Bull’s idealism would not last long. In 1949, the Canadian government gave the Institute funding to create a tunnel capable of producing winds travelling at seven times the speed of sound. The project would lead to breakthroughs in supersonic science – and allow Canada to develop new kinds of aircrafts, rockets and missiles. The Cold War was hotting up, and Bull was to take a leading role in the arms and space races.

In 1951, he started working for the Canadian Armament Research and Development Establishment, where he helped design an air-to-air guided missile codenamed Velvet Glove. Mixing with leading scientists in his field from around the world, Bull soon realised that Canada did not have the funding or vision of the superpowers. He cultivated contacts in the American military who, in 1961, co-sponsored a project called Harp in the island of Barbados. Harp – High Altitude Research Project – was Bull’s brainchild: its result was a massive space-cannon that fired projectiles into the ocean.

In 1967, Bull set up his own company, Space Research Corporation. As a result of discoveries he had made working with missiles, conventional artillery weapons now had greater range and accuracy. SRC began to provide the Pentagon with long-range shells for use in Vietnam. Bull’s work was so important that he was made an American citizen by an act of Congress, something that had only happened twice before, to Winston Churchill and the Marquis de Lafayette.

SRC quickly expanded: at its peak, the company had a staff of over 300 people. It sold cannons capable of firing ammunition over great distances, to Britain, Egypt, Israel, Thailand, Italy and others. Bull was now a player in the world of international arms-dealing.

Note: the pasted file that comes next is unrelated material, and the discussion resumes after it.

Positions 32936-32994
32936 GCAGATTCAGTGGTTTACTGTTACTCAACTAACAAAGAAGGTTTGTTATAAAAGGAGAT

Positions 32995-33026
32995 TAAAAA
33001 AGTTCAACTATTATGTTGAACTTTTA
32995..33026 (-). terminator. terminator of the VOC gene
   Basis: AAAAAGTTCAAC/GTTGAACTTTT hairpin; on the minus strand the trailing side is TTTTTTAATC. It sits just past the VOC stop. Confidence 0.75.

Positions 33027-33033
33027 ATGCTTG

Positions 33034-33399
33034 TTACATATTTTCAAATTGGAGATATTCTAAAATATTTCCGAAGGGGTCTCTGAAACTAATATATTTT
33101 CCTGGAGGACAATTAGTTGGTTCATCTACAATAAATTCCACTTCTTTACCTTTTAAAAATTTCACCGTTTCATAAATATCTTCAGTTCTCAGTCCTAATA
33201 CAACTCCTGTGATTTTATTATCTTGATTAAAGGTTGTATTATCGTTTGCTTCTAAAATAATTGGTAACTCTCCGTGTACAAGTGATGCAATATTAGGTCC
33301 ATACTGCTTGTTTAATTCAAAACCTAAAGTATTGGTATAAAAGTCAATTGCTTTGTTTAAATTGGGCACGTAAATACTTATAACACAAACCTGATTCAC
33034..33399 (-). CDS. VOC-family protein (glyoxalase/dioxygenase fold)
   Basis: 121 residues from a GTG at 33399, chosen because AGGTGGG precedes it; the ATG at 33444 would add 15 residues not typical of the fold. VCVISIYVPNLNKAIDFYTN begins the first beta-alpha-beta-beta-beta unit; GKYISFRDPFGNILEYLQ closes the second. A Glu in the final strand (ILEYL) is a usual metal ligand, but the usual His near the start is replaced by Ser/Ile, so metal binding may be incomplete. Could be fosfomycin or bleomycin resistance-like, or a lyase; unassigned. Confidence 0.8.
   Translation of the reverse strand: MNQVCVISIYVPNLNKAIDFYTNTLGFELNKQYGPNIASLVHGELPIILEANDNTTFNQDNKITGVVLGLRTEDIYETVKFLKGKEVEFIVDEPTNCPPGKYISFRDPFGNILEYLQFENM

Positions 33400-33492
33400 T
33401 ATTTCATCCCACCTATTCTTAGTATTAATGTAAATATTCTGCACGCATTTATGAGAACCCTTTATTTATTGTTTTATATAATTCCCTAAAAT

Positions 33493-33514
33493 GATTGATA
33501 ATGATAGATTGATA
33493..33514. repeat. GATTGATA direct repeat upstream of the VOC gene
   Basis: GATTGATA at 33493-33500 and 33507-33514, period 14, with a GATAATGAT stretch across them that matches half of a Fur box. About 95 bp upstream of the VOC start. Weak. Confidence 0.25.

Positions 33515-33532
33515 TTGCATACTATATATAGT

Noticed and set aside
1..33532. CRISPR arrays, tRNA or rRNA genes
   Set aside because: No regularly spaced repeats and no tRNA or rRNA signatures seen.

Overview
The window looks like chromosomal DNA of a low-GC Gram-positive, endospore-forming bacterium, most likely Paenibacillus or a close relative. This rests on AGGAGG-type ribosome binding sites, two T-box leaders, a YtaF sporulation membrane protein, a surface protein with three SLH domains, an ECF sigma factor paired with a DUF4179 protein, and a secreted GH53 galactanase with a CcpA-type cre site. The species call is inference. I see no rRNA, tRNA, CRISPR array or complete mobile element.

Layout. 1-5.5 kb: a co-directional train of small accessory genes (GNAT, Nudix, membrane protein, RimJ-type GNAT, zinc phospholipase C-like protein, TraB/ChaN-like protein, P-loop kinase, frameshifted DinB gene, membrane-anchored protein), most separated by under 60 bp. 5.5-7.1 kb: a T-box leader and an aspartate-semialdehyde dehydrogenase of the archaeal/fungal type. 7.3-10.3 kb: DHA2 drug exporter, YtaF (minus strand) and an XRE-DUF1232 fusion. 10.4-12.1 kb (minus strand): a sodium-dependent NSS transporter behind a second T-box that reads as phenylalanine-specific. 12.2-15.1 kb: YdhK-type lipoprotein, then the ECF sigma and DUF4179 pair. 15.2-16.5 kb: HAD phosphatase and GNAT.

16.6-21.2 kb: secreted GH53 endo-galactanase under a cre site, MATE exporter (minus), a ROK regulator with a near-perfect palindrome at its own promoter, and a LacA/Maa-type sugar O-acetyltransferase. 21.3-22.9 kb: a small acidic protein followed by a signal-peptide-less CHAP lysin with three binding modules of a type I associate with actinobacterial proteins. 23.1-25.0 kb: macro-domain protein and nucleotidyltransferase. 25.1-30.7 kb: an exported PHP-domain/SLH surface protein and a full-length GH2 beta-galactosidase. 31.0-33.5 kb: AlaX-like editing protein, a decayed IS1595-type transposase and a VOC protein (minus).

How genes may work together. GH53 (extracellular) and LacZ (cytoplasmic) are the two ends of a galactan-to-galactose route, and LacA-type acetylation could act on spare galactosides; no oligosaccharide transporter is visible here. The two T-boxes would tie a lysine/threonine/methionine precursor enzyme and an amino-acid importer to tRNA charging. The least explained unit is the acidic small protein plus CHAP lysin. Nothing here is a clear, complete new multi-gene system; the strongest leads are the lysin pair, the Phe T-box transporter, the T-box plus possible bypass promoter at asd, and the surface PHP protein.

In 1980, he was arrested in the US for selling arms to South Africa, and was imprisoned for seven months. He felt he had been made a patsy, and became embittered. He relocated to Brussels, then one of the capitals of the international arms trade. It was here that he became involved with the Iraqis. Saddam Hussein was using Soviet-supplied Scud missiles to attack the Iranians, but was frustrated by their limited range and accuracy. Through other countries, Saddam had bought cannons designed by Bull; their effectiveness had impressed him. So in 1988, Bull was invited out to Baghdad to discuss cooperation. He convinced the Iraqis that, to gain real power, they would need the capability for space launches. He offered to build a cannon that could do the job: a ‘Supergun’ 150 metres long, with a bore of one metre.

Bull built a prototype, nicknamed Baby Babylon, at a secret site in Jabal Hamrayn in central Iraq. It blew up on its first test, but he kept trying. However, word started to get around intelligence agencies that SRC was developing a ‘doomsday weapon’ with the Iraqis. The Supergun could dump a nuclear bomb, or nerve gas, on any Middle Eastern city. Even if never used, it would be a powerful propaganda tool for Saddam.